For adults, I would recommend Sword of Shannara by Terry Brooks.
If we’re talking juvie fiction, there’s the Enchanted Forest Chronicles, by Patricia C. Wrede. She takes fairy tales and turns them on their head, with a princess who runs away to work for the dragons to escape marrying a prince. The dragons are bemused by this, but take her on as a servant. It’s very light and entertaining.
There’s also Howl’s Moving Castle, by Diana Wynne Jones, and its sequel, Castle in the Air. A wicked witch puts a curse on a young woman named Sophie and turns her into an old woman. Sophie seeks out evil Wizard Howl in his moving castle to try to get him to lift the curse, only to find out that Howl’s not as wicked as everyone makes out. Lots of twists and turns. (Pretty much anything by Diana Wynne Jones is awesome, unusual, and fantastic. If you can find Dogsbody, about the star Sirius who is punished for a crime by having to become a dog on Earth … pick it up. It’s amazing.)
I just finished chewing through all five Fablehaven books, by Brandon Mull. Two kids visit their grandparents, who operate a special preserve for magical creatures–fairies, satyrs, centaurs, you name it, they’ve got it, good and evil. Over the course of the books, the kids get their own semi-magical powers for awesome, and their adventures get crazier and crazier.
There’s also the Wednesday Tales, by Jon Berkeley. I consider them speculative, since there’s magic and angels, but it’s quite different from the rest. It’s about a boy who escapes an orphanage, rescues a young angel girl from an evil circus, and gets help from a talking tiger to defeat the bad guys and their Palace of Laughter. (That’s the first book.) The other two books are the Tiger’s Egg and the Lightning Key, all just as quirky and loveable as the first.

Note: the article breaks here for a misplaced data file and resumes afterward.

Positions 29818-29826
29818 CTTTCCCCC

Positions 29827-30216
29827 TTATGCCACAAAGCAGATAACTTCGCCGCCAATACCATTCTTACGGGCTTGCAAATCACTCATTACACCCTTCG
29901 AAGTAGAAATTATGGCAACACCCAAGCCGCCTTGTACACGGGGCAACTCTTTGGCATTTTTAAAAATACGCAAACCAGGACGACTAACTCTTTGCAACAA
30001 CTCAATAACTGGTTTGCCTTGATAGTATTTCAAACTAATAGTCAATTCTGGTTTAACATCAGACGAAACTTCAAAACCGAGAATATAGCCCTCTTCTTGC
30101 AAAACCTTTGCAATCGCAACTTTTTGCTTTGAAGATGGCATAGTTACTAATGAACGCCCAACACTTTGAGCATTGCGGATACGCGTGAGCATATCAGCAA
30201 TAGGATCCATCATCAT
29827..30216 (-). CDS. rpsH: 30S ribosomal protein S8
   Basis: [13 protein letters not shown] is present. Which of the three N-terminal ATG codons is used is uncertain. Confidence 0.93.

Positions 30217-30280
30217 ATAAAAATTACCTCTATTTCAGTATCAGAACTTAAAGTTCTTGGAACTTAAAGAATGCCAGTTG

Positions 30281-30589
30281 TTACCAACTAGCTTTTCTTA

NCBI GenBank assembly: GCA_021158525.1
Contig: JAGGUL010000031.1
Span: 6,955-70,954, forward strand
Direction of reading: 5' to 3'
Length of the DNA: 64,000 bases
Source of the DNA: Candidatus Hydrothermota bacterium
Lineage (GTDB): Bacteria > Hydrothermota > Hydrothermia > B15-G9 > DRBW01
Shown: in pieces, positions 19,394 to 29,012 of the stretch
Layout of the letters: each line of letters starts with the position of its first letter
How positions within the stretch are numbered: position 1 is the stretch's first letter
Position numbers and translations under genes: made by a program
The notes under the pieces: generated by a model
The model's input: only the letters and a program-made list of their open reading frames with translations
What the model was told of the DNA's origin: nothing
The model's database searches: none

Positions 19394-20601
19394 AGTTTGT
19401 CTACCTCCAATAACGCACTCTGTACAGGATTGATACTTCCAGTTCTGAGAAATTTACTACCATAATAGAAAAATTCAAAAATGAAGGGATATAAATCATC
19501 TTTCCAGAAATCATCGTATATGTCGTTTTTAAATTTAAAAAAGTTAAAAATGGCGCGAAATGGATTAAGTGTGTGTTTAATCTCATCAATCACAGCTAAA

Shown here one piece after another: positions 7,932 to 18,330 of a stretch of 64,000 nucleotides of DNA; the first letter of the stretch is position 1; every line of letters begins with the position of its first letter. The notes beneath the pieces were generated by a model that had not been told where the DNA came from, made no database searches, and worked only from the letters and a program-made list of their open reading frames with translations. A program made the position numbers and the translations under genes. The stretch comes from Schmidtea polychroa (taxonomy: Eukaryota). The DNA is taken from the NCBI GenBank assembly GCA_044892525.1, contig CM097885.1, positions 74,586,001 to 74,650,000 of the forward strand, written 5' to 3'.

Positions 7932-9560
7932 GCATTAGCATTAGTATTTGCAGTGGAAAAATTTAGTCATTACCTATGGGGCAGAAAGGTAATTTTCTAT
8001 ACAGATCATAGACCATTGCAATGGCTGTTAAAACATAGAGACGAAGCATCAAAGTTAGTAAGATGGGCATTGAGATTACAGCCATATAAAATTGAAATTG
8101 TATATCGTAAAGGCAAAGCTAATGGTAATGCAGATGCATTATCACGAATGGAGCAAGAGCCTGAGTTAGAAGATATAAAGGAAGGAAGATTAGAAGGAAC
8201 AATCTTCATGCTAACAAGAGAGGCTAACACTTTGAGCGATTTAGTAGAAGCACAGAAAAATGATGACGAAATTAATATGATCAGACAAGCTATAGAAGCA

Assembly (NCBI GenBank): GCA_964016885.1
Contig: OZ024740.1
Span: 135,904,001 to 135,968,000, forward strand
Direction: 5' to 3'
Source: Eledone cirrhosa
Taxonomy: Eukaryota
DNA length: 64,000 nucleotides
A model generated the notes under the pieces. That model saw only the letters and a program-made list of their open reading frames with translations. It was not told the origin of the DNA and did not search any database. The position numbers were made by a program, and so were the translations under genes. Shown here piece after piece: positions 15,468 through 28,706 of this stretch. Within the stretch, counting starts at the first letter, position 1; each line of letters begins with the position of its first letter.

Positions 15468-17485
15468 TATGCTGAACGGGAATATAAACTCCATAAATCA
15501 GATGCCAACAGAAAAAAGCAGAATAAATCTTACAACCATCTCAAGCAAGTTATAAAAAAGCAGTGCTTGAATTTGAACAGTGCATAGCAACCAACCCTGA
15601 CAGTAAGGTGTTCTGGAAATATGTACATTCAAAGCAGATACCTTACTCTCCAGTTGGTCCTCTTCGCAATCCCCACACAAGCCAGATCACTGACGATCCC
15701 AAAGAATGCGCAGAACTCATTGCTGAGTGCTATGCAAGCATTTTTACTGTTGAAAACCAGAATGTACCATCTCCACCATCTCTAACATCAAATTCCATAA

Love these suggestions, all — especially when you describe a little about the book. That gives me a good idea just what it’s like.
I devoured the Prydain books as a schoolchild. But for some reason never bought my own copies until recently.
I also loved Howl’s Moving Castle and found it quite re-readable. Very different from fantasy-as-usual.
Right now I’ve just completed Live and Let Fly by Karina Fabian— humorous fantasy featuring Vern the Dragon and his associate, Sister Grace, a wielder of holy magic. The book made me laugh so loud I startled the cat.
Sometimes I think we fall in love with books on the re-read. Of course there has to be a reason to do so in the first place. I started reading the Narnia books to my classes when I first became a teacher, and I discovered how much I loved them in the process.
Second week in a row I’ve heard how funny Karina’s book is. I think writing with humor is a special gift, one not many seem to have. Glad to know she pulls it off.
I’m going to have to learn more about Howl’s Moving Castle.
Loved Prydain – and Howl’s Moving Castle – was disappointed in Lloyd Alexander’s Westmark Series 🙁
Highly recommend The Neverending Story and Princess Bride – for you guys who loved the movies in the 80’s (like me), the books leave with a so much better experience~!
The Prydain Chronicles were the most influential fantasy story of my childhood – yes, moreso than Narnia and even LOTR (on account that I read Prydain first). If I don’t watch it, my female characters start turning into Ellonwy. Really, anything that Alexander wrote is marvelous.
I should give Prydain another try. It seemed extremly derivative the first time I read it, but maybe I’d like it now.
I just read an interesting article about this notion of derivative stories: “Write Like a Comparative Mythologist.” Makes some good points, I think.
The Legend of Drizzt by R.A.Salvatore is one of the best fantasy adventures ever written. Lots of action, magic, intrigue, and epic heroism. Plus, it has the most awesome Elf(Even if he is a Dark Elf. Scratch that, ESPECIALLY since he is a Dark Elf) ever as its protagonist; the scimitar dual-wielding Drizzt Do’Urden.